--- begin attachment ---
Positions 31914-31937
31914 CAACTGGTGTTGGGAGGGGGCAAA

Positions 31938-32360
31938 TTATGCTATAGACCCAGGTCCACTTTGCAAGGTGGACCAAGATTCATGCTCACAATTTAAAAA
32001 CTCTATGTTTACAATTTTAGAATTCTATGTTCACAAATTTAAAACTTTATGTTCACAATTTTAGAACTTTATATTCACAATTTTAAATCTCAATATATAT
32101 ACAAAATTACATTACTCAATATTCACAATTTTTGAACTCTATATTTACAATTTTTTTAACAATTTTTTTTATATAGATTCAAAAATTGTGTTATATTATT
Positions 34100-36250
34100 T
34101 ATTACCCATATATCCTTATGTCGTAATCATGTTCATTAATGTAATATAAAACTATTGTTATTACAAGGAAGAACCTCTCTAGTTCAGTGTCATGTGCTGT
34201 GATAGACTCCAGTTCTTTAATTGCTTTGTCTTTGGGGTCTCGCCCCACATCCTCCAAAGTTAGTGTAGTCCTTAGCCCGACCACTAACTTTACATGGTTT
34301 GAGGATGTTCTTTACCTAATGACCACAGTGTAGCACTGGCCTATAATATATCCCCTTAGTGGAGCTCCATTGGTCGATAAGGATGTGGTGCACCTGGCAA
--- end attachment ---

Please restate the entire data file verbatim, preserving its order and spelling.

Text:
Positions 31914-31937
31914 CAACTGGTGTTGGGAGGGGGCAAA

Positions 31938-32360
31938 TTATGCTATAGACCCAGGTCCACTTTGCAAGGTGGACCAAGATTCATGCTCACAATTTAAAAA
32001 CTCTATGTTTACAATTTTAGAATTCTATGTTCACAAATTTAAAACTTTATGTTCACAATTTTAGAACTTTATATTCACAATTTTAAATCTCAATATATAT
32101 ACAAAATTACATTACTCAATATTCACAATTTTTGAACTCTATATTTACAATTTTTTTAACAATTTTTTTTATATAGATTCAAAAATTGTGTTATATTATT
Positions 34100-36250
34100 T
34101 ATTACCCATATATCCTTATGTCGTAATCATGTTCATTAATGTAATATAAAACTATTGTTATTACAAGGAAGAACCTCTCTAGTTCAGTGTCATGTGCTGT
34201 GATAGACTCCAGTTCTTTAATTGCTTTGTCTTTGGGGTCTCGCCCCACATCCTCCAAAGTTAGTGTAGTCCTTAGCCCGACCACTAACTTTACATGGTTT
34301 GAGGATGTTCTTTACCTAATGACCACAGTGTAGCACTGGCCTATAATATATCCCCTTAGTGGAGCTCCATTGGTCGATAAGGATGTGGTGCACCTGGCAA